We’ve been exploring some of these job descriptions to give you a better insight into what goes on in the business of hospitality. Before moving on to looking at the Spa and Recreation Director, have a look at the organisational structure of a hotel to see who works where in the system.
What does a Spa and Recreation Director do?
A Spa and Recreation Director is responsible for running the spa facilities and for providing guests with entertainment and leisure facilities and services.
The spa and resources department of a hotel or is a viable and a generous revenue-producing outlet as it can be where guests spend the most amount of time during the day. Most guests that use the spa are normally in the facility between 2 and 6 hours each day, and it’s the Spa and Recreation Director’s job to make those are pleasurable and well-spent hours.
Spa and Recreation Director Responsibilities:
Provide excellent customer service and to supervise spa and recreation employees.
May also be responsible for creating advertising and other promotions for the spa and related leisure activities, as well as maintaining public relations.
Employee hiring and termination, as well as other HR policy requirements, like training.
Co-ordinating leisure activity schedules and information packs for guests.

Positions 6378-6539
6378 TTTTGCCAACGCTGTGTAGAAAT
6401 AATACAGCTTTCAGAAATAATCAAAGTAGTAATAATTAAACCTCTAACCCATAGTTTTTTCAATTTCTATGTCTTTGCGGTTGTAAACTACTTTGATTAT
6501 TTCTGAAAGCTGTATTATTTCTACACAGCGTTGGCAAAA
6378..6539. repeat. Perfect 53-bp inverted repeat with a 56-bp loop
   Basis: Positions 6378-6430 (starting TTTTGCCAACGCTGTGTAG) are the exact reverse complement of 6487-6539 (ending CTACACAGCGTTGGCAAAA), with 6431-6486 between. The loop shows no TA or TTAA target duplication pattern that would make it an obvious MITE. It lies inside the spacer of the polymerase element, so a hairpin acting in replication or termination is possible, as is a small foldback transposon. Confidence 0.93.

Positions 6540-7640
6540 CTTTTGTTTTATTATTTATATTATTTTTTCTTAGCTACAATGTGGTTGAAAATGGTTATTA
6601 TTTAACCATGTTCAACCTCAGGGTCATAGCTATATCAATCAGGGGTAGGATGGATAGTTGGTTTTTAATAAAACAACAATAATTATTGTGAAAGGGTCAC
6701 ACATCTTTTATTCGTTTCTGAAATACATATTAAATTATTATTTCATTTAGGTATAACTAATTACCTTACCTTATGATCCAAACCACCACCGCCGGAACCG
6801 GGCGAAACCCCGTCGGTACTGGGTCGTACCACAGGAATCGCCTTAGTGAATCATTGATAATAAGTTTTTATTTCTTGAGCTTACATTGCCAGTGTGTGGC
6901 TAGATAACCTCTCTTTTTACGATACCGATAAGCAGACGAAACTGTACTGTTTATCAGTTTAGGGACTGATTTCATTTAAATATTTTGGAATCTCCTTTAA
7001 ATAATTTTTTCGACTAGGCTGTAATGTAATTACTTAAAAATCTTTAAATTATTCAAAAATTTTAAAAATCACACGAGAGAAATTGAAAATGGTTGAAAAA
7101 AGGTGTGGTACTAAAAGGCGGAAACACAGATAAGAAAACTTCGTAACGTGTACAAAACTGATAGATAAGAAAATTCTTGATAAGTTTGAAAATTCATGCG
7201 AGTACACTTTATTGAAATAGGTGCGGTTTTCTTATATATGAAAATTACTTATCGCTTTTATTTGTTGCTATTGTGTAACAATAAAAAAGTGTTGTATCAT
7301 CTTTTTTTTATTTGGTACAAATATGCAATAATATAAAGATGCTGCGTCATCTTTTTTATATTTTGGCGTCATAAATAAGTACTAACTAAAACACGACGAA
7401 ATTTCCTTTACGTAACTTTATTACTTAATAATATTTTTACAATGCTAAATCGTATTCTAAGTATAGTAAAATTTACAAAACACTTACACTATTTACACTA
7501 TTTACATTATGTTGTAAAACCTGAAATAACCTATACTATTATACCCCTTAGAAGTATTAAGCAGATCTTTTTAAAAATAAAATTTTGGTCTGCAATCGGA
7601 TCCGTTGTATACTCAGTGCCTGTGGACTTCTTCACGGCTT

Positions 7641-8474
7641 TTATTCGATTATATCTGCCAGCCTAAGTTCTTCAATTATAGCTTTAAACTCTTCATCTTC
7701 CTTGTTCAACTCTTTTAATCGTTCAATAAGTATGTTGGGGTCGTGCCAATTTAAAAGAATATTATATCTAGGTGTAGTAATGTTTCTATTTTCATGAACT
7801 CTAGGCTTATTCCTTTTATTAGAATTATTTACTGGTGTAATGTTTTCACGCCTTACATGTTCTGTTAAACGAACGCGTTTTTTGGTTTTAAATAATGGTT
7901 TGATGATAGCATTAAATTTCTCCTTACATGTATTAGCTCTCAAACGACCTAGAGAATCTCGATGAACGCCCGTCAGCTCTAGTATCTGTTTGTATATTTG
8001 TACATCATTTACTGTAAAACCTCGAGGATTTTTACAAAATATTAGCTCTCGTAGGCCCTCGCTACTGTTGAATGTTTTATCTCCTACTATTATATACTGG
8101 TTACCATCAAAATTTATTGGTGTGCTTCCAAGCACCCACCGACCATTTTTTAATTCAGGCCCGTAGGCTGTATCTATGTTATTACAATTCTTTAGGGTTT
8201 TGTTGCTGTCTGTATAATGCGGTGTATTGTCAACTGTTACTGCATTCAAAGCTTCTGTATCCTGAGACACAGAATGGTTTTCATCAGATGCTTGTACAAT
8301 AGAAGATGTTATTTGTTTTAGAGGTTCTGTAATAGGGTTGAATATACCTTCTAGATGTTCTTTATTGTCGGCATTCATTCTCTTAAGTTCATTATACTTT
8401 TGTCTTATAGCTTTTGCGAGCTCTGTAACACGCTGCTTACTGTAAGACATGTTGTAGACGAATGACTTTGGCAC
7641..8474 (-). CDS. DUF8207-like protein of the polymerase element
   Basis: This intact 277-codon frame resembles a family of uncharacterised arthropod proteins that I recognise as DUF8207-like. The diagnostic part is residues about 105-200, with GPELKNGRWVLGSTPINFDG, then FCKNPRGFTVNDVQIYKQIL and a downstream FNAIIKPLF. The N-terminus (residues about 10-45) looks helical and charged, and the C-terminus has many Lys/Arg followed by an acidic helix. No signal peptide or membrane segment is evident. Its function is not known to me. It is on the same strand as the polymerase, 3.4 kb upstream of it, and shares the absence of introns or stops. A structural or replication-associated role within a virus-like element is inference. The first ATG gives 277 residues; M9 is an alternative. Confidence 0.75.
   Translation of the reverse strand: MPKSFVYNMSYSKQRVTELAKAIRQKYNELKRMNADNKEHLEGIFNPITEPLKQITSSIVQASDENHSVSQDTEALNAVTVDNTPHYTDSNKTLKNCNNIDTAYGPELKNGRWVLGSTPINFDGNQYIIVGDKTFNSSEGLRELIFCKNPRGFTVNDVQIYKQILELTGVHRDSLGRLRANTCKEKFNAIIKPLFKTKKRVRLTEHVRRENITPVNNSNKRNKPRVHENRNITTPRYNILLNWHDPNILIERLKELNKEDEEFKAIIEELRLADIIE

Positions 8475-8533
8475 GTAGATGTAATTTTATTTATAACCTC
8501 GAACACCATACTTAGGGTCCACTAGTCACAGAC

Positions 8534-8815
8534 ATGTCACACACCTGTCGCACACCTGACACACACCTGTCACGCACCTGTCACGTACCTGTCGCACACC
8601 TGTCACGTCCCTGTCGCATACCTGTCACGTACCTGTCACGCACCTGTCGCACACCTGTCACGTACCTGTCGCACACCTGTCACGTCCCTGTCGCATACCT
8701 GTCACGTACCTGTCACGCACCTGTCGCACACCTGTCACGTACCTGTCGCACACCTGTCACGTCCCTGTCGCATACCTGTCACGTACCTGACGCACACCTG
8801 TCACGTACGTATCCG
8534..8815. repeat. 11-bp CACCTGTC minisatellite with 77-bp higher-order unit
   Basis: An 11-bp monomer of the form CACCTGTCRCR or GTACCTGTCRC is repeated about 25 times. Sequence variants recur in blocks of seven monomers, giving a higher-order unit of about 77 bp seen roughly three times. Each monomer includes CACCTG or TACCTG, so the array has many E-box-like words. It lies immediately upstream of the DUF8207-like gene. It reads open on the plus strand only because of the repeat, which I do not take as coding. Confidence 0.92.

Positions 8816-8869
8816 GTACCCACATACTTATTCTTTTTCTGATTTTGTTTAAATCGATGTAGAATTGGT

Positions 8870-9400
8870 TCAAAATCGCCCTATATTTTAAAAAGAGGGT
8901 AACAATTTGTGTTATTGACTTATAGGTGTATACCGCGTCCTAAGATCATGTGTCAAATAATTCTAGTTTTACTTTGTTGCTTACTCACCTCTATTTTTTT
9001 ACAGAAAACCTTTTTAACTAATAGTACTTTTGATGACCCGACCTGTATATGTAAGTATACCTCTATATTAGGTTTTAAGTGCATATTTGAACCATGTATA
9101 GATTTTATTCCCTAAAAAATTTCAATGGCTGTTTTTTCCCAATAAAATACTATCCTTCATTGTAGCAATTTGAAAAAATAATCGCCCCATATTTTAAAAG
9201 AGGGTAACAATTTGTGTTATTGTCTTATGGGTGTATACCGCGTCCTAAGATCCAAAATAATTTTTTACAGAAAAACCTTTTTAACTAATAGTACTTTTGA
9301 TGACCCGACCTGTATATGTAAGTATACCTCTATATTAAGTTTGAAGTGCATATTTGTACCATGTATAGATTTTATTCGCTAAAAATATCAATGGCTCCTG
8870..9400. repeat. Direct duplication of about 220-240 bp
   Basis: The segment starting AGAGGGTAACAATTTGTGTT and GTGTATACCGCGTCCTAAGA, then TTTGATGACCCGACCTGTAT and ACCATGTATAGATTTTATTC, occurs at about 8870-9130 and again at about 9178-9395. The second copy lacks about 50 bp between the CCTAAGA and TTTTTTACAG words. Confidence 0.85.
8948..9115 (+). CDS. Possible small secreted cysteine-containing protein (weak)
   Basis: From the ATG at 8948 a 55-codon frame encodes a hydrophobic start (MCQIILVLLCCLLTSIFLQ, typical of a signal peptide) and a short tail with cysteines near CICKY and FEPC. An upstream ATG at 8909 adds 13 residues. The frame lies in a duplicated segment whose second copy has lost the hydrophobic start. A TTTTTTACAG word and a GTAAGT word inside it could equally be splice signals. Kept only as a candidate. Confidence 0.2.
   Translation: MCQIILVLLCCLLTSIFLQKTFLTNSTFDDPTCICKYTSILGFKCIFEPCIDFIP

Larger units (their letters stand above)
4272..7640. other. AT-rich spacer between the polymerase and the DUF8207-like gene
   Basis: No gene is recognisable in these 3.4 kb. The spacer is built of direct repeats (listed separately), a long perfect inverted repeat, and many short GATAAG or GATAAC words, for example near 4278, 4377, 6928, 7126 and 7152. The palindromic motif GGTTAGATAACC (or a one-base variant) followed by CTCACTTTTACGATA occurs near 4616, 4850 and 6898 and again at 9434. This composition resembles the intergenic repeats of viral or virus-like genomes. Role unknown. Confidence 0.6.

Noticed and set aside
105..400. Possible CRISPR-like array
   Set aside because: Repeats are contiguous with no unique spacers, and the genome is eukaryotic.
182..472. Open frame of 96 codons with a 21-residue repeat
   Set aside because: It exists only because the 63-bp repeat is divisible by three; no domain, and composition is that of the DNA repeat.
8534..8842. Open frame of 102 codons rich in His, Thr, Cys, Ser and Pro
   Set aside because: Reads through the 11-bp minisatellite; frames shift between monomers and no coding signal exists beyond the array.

Inventory and procurement of leisure spa products, treatments and equipment.
Managing the financials, bookkeeping, wages, budgets etc.
Who does the Spa and Recreation Director report to?
The Spa and Recreation Director will report to the Resident Manager or General Manager.
Who reports to the Spa and Recreation Director?
When it comes to the spa aspect of the job – all spa staff such as receptionists, therapists, technicians, aestheticians, fitness and retail consultants and some laundry personnel will report to this Director. All other recreational staff, like tour guides, drivers, personal trainers, diving instructors etc., will also report to this Director.
This is one of those fields where experience is important imperative to getting the position. A good place to start is with a solid education, through a hospitality course.
Strong people skills to manage and motivate spa and recreation staff and deliver guest satisfaction.
Extremely organised and able to balance all aspects of the job.
Product, service, treatment and leisure activity knowledge.
Marketing and promotion of products and services.
Strong administrative skills for dealing with books, budgets and wages.
While this is one of the most welcoming and fun departments in the hospitality business, it’s also high-stress and pressured – much like any other facet in the industry. On the other hand, hours shouldn’t be as long as other departments, as guests can’t spend all their time in the spa or at leisure – they have to sleep sometime!
Working in a spa and offering recreation facilities? The perks of this job speak for themselves.
Earning potential: You’ll be earning on the same level as other managerial staff, depending on the size and nature of the establishment and could be between R10-20 000.
Wherever there’s a spa or guests looking to entertain themselves during their downtime, you’ll find a need for this job, and it could take you anywhere across the globe. Work in destination spas, bush spas, ski resorts, sports resorts, hotels, cruise ships and the like.